American Flyers Administrative and Maintenance Intern Programs:
Our administrative intern program is designed for those individuals that possess a 4-year degree and a private pilot license. The program is 12 months in length, and you will complete your instrument and commercial in that time frame. Once you complete the 12-month commitment, you will have the option to extend to earn your Flight Instructor Certificates. Many of our former interns have gone on to successful careers with major airlines around the world.
Our maintenance intern program was created for A&P mechanics looking to earn their private, instrument, and commercial certificates. The internship is 18 months in length and also provides the opportunity to extend so that you can earn your flight instructor certificate through a 4 to 5-month extension.
To be considered for the internship you must have superior customer service skills, be a clear communicator, be willing to work hard and be able to keep up with your studies while working full time in the office or maintenance hangar.
There are typically two forms of VA benefits, the GI Bill and Chapter 33/post 9/11. Please note, your decision to apply for Chapter 33 or Post 9/11 could impact your eligibility for other benefits. Here are a few factors to keep in mind:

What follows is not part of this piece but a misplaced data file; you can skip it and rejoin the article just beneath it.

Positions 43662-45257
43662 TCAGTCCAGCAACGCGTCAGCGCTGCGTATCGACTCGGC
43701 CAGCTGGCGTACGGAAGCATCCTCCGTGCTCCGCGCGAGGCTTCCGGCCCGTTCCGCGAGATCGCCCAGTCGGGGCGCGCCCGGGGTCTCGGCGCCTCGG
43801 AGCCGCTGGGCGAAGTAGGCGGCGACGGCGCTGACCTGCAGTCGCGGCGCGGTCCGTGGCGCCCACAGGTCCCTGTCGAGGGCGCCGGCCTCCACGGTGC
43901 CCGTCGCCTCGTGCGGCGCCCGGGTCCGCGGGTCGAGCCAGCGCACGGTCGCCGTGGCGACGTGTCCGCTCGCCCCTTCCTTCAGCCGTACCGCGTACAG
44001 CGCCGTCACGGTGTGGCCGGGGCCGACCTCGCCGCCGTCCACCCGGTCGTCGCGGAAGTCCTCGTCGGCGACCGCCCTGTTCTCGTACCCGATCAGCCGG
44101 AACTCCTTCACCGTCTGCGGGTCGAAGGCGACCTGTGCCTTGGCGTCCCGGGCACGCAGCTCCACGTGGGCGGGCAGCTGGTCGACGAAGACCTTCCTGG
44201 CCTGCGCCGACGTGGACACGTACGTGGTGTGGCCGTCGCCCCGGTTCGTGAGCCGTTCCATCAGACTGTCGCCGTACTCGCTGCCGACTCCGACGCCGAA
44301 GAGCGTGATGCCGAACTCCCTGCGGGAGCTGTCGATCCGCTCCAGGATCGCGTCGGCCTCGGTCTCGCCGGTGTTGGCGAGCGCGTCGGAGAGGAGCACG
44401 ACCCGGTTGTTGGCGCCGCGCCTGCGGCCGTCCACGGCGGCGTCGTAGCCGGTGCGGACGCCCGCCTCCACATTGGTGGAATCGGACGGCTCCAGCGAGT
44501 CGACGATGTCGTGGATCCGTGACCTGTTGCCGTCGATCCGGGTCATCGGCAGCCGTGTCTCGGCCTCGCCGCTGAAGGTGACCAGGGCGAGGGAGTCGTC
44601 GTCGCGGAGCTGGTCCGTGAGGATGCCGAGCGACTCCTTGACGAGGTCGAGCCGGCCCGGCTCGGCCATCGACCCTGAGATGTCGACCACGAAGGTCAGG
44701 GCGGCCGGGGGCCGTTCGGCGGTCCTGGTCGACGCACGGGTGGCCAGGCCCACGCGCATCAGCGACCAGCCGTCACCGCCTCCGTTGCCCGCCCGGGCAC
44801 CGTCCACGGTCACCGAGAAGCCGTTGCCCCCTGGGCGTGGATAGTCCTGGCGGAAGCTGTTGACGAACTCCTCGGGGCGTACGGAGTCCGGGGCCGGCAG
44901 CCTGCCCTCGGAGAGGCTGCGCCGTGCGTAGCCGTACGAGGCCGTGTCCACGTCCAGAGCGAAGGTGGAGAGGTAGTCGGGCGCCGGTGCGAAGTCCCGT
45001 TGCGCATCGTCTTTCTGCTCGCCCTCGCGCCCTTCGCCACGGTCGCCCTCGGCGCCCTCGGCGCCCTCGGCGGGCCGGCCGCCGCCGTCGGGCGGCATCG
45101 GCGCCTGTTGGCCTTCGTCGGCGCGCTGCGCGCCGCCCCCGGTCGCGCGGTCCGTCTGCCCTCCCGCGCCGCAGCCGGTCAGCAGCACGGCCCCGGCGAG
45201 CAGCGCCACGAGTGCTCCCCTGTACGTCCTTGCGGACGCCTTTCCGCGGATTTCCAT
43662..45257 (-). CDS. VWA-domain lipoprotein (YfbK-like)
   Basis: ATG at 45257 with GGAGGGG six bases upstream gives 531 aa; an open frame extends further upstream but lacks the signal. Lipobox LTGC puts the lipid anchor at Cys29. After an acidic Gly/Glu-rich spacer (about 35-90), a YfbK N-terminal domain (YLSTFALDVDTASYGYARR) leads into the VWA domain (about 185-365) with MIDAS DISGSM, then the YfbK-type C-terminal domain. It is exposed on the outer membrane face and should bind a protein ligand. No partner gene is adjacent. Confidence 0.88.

If you’re eligible for more than one education benefit, such as the Post-9/11 GI Bill and the Montgomery GI Bill, you must choose which benefit to receive, a decision that’s final and cannot be changed.
If you’re eligible for the Post-9/11 GI Bill and two or more additional education benefits, you must give up one of the additional education benefits. However, you may remain eligible for the benefit or benefits you did not give up.
VA benefits can help you pay for your flight education, but they can be complicated. If you have benefits available to you, I would advise you to take a look at the VA webpage: https://www.benefits.va.gov/GIBILL/comparison_chart.asp
At American Flyers, we have a dedicated VA representative, Colin Gonzales. If you have any questions, please feel free to contact him directly at Colin.Gonzales@AmericanFlyers.com.
The Judith Resnik Scholarship is named after Judith Resnik, an engineer and crew member of the space shuttle Challenger, who died when her shuttle was destroyed during launch in 1986. To honor her life and legacy, American Flyers created a scholarship for women that covers the cost of our 30-day CFI Academy. The scholarship is offered on a bi-annual basis, for more information please visit our website at: https://americanflyers.com/resources/financing/judith-resnik-memorial-scholarship/
The FAA offers many different grants and scholarships for students in need of financial aid. You can browse a list of resources and learn how many organizations can help finance your education in aviation by visiting the following website: https://www.faa.gov/education